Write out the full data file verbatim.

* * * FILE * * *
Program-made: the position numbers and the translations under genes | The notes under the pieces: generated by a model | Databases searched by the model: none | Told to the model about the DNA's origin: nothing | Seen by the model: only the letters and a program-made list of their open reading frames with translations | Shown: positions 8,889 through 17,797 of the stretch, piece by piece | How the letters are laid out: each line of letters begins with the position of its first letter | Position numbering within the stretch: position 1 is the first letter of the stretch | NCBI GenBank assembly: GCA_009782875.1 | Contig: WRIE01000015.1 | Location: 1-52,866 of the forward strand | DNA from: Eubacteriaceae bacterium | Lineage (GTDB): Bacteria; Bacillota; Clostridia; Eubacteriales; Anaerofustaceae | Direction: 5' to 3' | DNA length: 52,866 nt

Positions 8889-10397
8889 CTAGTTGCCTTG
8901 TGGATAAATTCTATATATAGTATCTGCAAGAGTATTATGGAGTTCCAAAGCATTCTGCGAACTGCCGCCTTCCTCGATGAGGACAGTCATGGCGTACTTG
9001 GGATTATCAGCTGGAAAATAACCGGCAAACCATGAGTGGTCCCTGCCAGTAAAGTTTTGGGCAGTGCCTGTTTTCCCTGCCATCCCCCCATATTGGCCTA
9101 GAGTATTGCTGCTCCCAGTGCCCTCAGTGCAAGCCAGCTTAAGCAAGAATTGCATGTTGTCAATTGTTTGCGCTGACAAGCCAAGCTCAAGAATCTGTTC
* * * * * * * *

Program-made: the position numbers and the translations under genes | The notes under the pieces: generated by a model | Databases searched by the model: none | Told to the model about the DNA's origin: nothing | Seen by the model: only the letters and a program-made list of their open reading frames with translations | Shown: positions 8,889 through 17,797 of the stretch, piece by piece | How the letters are laid out: each line of letters begins with the position of its first letter | Position numbering within the stretch: position 1 is the first letter of the stretch | NCBI GenBank assembly: GCA_009782875.1 | Contig: WRIE01000015.1 | Location: 1-52,866 of the forward strand | DNA from: Eubacteriaceae bacterium | Lineage (GTDB): Bacteria; Bacillota; Clostridia; Eubacteriales; Anaerofustaceae | Direction: 5' to 3' | DNA length: 52,866 nt

Positions 8889-10397
8889 CTAGTTGCCTTG
8901 TGGATAAATTCTATATATAGTATCTGCAAGAGTATTATGGAGTTCCAAAGCATTCTGCGAACTGCCGCCTTCCTCGATGAGGACAGTCATGGCGTACTTG
9001 GGATTATCAGCTGGAAAATAACCGGCAAACCATGAGTGGTCCCTGCCAGTAAAGTTTTGGGCAGTGCCTGTTTTCCCTGCCATCCCCCCATATTGGCCTA
9101 GAGTATTGCTGCTCCCAGTGCCCTCAGTGCAAGCCAGCTTAAGCAAGAATTGCATGTTGTCAATTGTTTGCGCTGACAAGCCAAGCTCAAGAATCTGTTC